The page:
• Magnetic field due to the current in a wire: When a current travels through a wire, it generates magnetic field lines that form concentric circles around the wire. But does the magnetic field point clockwise or counterclockwise? Use the right-hand rule to determine the direction of the field. Grip the wire with your right hand so that your thumb points in the direction of the (conventional) current. Then your fingers curl around the wire in the direction of the field. If the wire is bent into a loop, this same method tells you which direction through the loop the field points.

In this photo, the current is moving to the left. Point your thumb to the left, and you see the field lines are moving down behind the wire and are moving up in front of the wire.

 

 

 

 

  • Lenz’ law: When a loop of wire is placed in a location where the magnetic flux is changing, a current is induced in the wire. But in which direction is the induced current? Use a right-hand rule to determine the direction of the current. First determine the direction of the induced magnetic field predicted by Lenz’ law. If the flux is increasing through the loop the induced magnetic field has to point in the direction opposite the flux. If the flux is decreasing, the induced field points in the same direction as the flux. Now wrap your fingers around the wire so that they are pointing in the direction of this induced flux. Your thumb points in the direction of the induced current. Note that this right-hand rule is essentially the reverse of the previous rule.

In this photo, we have determined the induced flux must point out of the page towards our point of view. We curl our fingers to show this direction and we see the induced emf and induced current will be counterclockwise.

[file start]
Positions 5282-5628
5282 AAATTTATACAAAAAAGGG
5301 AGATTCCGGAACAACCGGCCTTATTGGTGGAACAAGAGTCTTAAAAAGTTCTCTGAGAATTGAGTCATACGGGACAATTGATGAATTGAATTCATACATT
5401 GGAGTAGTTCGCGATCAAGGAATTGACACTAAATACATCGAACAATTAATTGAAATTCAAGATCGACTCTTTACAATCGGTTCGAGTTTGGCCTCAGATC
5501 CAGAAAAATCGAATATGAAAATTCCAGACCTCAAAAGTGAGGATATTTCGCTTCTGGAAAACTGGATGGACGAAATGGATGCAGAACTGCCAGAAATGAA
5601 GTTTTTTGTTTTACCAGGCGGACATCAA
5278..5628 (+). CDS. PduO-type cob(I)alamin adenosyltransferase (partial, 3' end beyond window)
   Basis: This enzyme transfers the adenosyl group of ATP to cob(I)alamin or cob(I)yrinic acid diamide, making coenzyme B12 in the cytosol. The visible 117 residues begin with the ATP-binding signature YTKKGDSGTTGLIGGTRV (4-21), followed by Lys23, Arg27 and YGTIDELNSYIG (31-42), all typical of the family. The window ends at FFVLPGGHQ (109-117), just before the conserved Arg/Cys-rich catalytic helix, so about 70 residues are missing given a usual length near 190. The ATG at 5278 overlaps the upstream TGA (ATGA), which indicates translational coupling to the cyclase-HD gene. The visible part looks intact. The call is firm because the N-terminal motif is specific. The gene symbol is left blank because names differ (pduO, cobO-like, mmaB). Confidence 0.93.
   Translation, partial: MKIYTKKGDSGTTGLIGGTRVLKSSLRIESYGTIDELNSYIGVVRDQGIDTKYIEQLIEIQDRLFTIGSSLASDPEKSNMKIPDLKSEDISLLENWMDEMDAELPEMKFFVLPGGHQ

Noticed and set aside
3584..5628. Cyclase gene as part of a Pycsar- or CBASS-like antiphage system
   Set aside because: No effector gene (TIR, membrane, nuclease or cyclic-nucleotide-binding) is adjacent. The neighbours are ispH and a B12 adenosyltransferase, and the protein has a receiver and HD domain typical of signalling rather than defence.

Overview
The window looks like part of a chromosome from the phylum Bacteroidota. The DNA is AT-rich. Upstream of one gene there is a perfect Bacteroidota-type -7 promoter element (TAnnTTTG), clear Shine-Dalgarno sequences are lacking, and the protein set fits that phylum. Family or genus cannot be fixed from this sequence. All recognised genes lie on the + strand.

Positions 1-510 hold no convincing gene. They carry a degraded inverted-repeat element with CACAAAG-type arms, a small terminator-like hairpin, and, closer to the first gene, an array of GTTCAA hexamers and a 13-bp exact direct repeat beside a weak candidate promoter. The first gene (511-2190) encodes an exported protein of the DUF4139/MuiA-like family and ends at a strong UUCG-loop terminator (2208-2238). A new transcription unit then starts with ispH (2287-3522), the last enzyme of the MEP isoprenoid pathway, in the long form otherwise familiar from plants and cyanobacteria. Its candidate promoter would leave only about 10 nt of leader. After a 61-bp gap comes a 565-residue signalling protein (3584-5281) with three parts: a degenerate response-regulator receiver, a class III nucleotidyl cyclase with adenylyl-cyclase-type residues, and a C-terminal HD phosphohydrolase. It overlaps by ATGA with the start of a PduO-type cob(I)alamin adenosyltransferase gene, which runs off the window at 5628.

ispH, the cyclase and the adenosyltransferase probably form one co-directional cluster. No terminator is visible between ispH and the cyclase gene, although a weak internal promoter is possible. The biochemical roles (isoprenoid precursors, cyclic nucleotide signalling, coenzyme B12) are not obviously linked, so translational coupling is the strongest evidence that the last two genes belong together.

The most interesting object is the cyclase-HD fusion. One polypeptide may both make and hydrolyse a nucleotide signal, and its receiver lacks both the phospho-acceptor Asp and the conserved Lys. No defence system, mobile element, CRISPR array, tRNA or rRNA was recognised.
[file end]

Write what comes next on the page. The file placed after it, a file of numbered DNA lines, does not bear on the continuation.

• Ampere’s law: The loop integral \oint \vec{B} \cdot d \vec{s} around an Amperian loop is proportional to the net current through the loop. But in which direction through the loop is the current positive? Use a right-hand rule to determine the direction of positive current. Curl your fingers around the loop in the direction of integration. Your thumb points in the direction of positive current.

Our Amperian loop is shown in orange in this photo. The two red circles represent current-carrying wires. The top wire has current coming out of the page and the bottom wire has current flowing into the page.  We choose to integrate in a counterclockwise direction. Curl your fingers in that direction and your thumb points out of the page (towards your point of view). Therefore the top wire will be assigned a positive current and the bottom wire will be assigned a negative current in order to apply Ampere’s law.

Physics

Solving differential equations by separation of variables

By Tutor GuyNo Comments

 

A common differential equation is of the form y' = f(x) \cdot g(y) . In this situation, the equation can be solved by a technique called “separation of variables”. It involves putting all the y terms on one side of the equation and all the x terms on the other side. Then integration on both sides leads to a solution. Let’s look at a couple of examples.

Example 1

Solve: \dfrac{dy}{dx} = \dfrac{2x}{y^2} with the initial condition y(0) = 2.

First, multiply both sides by y2 and by dx to separate the variables (all the y terms on one side and all the x terms on the other):

y^2 \; dy = 2x \; dx

Note that dy/dx isn’t really a fraction, but you can treat it as a fraction to separate the variables. Now you have an exact differential on each side, so you can integrate both sides:

\int y^2 \; dy = \int 2x \; dx

\dfrac{1}{3} y^3 = x^2 + C

Why isn’t there a constant of integration on the left side? Well, there was, but we subtracted it and combined it with the constant of integration on the right so there is only one constant. Always do it this way, and put the constant on the independent variable side. Now solve for y: